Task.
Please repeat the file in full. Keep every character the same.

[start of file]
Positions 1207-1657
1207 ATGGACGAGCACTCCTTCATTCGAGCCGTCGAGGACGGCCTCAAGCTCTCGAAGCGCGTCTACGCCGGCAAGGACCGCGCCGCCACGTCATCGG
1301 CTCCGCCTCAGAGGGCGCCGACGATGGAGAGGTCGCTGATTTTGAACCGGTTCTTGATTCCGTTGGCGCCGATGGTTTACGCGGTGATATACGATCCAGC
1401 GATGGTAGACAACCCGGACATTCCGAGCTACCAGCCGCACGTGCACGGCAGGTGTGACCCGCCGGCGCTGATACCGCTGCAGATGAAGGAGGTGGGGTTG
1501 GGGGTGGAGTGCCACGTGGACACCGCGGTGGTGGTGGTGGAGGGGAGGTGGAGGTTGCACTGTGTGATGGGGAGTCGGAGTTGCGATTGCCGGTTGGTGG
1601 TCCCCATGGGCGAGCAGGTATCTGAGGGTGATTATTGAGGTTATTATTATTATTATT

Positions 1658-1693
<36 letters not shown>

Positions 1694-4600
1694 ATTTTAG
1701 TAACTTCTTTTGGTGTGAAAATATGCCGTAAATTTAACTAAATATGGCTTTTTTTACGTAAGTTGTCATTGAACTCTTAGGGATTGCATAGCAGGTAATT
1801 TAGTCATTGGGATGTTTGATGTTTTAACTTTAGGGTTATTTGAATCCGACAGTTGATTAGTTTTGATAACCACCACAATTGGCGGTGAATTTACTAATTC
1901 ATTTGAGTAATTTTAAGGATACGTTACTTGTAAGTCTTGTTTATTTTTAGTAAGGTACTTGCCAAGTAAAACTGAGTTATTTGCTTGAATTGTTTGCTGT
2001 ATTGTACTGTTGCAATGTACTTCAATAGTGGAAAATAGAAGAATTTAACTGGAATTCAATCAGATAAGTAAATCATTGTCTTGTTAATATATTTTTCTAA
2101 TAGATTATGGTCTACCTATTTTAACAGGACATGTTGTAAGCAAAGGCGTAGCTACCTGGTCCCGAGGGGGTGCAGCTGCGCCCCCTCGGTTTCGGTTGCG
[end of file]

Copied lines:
Positions 1207-1657
1207 ATGGACGAGCACTCCTTCATTCGAGCCGTCGAGGACGGCCTCAAGCTCTCGAAGCGCGTCTACGCCGGCAAGGACCGCGCCGCCACGTCATCGG
1301 CTCCGCCTCAGAGGGCGCCGACGATGGAGAGGTCGCTGATTTTGAACCGGTTCTTGATTCCGTTGGCGCCGATGGTTTACGCGGTGATATACGATCCAGC
1401 GATGGTAGACAACCCGGACATTCCGAGCTACCAGCCGCACGTGCACGGCAGGTGTGACCCGCCGGCGCTGATACCGCTGCAGATGAAGGAGGTGGGGTTG
1501 GGGGTGGAGTGCCACGTGGACACCGCGGTGGTGGTGGTGGAGGGGAGGTGGAGGTTGCACTGTGTGATGGGGAGTCGGAGTTGCGATTGCCGGTTGGTGG
1601 TCCCCATGGGCGAGCAGGTATCTGAGGGTGATTATTGAGGTTATTATTATTATTATT

Positions 1658-1693
<36 letters not shown>

Positions 1694-4600
1694 ATTTTAG
1701 TAACTTCTTTTGGTGTGAAAATATGCCGTAAATTTAACTAAATATGGCTTTTTTTACGTAAGTTGTCATTGAACTCTTAGGGATTGCATAGCAGGTAATT
1801 TAGTCATTGGGATGTTTGATGTTTTAACTTTAGGGTTATTTGAATCCGACAGTTGATTAGTTTTGATAACCACCACAATTGGCGGTGAATTTACTAATTC
1901 ATTTGAGTAATTTTAAGGATACGTTACTTGTAAGTCTTGTTTATTTTTAGTAAGGTACTTGCCAAGTAAAACTGAGTTATTTGCTTGAATTGTTTGCTGT
2001 ATTGTACTGTTGCAATGTACTTCAATAGTGGAAAATAGAAGAATTTAACTGGAATTCAATCAGATAAGTAAATCATTGTCTTGTTAATATATTTTTCTAA
2101 TAGATTATGGTCTACCTATTTTAACAGGACATGTTGTAAGCAAAGGCGTAGCTACCTGGTCCCGAGGGGGTGCAGCTGCGCCCCCTCGGTTTCGGTTGCG